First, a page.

Last month, Webanywhere invited schools and teachers to take part on a e-safety questionnaire (you can see our original blog post here) – and last week, we compiled the results. If you took part- thank you! You’ve helped us build a picture of the state of e-safety in UK primary schools – and here are the results.
The survey revealed that, astonishingly, 63% of teachers don’t feel they have any influence over whether a child uses social networking sites, such as Facebook. Facebook, incidentally, has a minimum user age of 13.
And almost a third – 30% – feel they haven’t had adequate training on how to deal with cyberbullying.
The survey also revealed that 55% were aware that between one and five pupils had been a victim of cyberbullying at their school in the past 12 months.
The purpose of this questionnaire was originally to get a better insight into how schools feel about -and are affected by – e-safety issues. However, since seeing these results we decided to speak one of our customers about the issue – as well as an independent e-safety expert.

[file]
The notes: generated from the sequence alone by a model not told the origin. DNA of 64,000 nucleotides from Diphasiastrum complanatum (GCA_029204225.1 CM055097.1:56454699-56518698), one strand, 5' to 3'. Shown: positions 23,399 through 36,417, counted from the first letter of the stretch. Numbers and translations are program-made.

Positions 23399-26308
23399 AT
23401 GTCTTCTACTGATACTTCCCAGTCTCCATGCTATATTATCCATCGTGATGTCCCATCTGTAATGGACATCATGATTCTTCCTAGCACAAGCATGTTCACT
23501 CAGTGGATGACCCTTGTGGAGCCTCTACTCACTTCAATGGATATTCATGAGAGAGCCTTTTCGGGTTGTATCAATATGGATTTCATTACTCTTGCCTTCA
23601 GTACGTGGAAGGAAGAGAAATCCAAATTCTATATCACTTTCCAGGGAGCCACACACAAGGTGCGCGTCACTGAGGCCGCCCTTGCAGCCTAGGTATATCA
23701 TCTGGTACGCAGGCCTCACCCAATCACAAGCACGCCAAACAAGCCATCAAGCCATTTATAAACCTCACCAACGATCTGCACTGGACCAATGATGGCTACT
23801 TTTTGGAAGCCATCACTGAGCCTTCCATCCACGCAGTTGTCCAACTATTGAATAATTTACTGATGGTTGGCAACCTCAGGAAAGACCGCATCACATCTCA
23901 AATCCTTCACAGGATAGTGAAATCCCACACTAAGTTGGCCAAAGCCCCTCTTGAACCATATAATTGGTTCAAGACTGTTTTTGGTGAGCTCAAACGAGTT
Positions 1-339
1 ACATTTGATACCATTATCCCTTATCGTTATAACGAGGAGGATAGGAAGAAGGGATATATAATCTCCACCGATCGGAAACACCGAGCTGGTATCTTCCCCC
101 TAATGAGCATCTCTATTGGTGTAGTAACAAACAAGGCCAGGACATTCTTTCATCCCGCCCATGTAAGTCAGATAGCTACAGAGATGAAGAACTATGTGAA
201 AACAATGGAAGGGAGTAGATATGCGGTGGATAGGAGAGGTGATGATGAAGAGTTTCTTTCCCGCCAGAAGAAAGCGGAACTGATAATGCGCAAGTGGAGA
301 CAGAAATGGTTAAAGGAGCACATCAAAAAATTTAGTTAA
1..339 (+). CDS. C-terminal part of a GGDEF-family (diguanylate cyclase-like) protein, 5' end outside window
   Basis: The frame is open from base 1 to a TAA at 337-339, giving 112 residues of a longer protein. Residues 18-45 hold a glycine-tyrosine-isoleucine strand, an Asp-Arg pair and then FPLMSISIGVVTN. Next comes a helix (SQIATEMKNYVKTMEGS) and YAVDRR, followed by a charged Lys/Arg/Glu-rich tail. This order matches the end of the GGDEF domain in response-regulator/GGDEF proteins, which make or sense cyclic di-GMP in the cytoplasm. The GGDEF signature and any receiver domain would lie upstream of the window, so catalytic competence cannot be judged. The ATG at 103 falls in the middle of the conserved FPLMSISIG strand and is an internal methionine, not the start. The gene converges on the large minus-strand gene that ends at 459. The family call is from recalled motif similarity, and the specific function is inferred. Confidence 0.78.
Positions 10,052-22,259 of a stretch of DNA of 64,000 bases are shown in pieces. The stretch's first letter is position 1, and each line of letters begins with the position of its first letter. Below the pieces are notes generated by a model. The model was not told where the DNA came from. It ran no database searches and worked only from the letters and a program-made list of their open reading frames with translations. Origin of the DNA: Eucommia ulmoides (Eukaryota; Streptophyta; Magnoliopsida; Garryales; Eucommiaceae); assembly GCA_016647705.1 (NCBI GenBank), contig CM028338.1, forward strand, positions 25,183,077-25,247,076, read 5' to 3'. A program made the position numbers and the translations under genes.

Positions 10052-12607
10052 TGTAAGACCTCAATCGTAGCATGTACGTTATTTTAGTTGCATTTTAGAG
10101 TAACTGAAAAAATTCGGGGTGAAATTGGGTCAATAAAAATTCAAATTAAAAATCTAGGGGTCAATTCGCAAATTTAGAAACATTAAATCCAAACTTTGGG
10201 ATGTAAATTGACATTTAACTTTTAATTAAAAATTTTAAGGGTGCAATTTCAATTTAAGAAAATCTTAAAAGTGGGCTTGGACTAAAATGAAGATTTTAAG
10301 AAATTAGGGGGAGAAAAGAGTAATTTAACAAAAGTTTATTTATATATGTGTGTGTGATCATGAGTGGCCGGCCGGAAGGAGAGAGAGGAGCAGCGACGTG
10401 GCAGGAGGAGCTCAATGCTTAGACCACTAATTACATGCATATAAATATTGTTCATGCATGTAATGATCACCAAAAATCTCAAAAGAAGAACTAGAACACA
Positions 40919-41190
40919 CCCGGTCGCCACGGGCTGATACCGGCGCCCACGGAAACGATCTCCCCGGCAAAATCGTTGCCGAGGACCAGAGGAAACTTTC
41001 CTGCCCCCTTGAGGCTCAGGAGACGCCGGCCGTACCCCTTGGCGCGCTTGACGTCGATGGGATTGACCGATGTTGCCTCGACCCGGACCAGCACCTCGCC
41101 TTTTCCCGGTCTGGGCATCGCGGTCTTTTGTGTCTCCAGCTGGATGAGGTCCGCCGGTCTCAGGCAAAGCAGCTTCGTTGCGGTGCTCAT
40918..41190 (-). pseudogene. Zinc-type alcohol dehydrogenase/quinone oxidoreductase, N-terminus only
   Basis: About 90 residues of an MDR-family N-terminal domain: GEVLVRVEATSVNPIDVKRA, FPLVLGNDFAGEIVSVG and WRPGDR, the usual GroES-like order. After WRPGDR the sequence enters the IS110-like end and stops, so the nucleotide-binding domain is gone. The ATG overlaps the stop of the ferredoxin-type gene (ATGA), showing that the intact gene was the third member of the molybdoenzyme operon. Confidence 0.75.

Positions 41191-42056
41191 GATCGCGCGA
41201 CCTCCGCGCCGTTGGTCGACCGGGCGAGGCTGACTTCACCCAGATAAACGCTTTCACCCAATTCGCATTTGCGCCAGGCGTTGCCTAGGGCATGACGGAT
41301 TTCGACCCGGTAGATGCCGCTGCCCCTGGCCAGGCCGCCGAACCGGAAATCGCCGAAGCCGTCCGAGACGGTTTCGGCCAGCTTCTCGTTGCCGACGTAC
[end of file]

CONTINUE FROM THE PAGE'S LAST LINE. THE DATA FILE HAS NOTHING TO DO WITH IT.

Jo Corrigan, Headteacher at Eastlands Primary School in Rugby – who hold an SWGfL 360 safe accreditation and has two members of staff registered as CEOP Ambassadors – took part in the survey and said: “The teaching and learning of internet safety is extremely important from an early age. Key to educating the children is ensuring staff are appropriately trained.
“At Eastlands Primary School we try to develop innovative ways of engaging parents and children with the safe use of the internet – for example, ‘speed-e-learning’ workshops.”
John Carr OBE, Secretary of the UK’s Children’s Charities’ Coalition on Internet Safety, said: “Teachers can’t teach if they don’t feel confident in relation to the subject they are meant to be teaching about. This survey shows that too many teachers do not feel they have been given proper support to enable them to do their job. That has to be fixed, as a matter of priority.
The full results of the survey, in colourful pier charts, can be seen below. If you’d like to find out more about e-safety, or if you would like to learn more about our free e-safety events, please email firstname.lastname@example.org.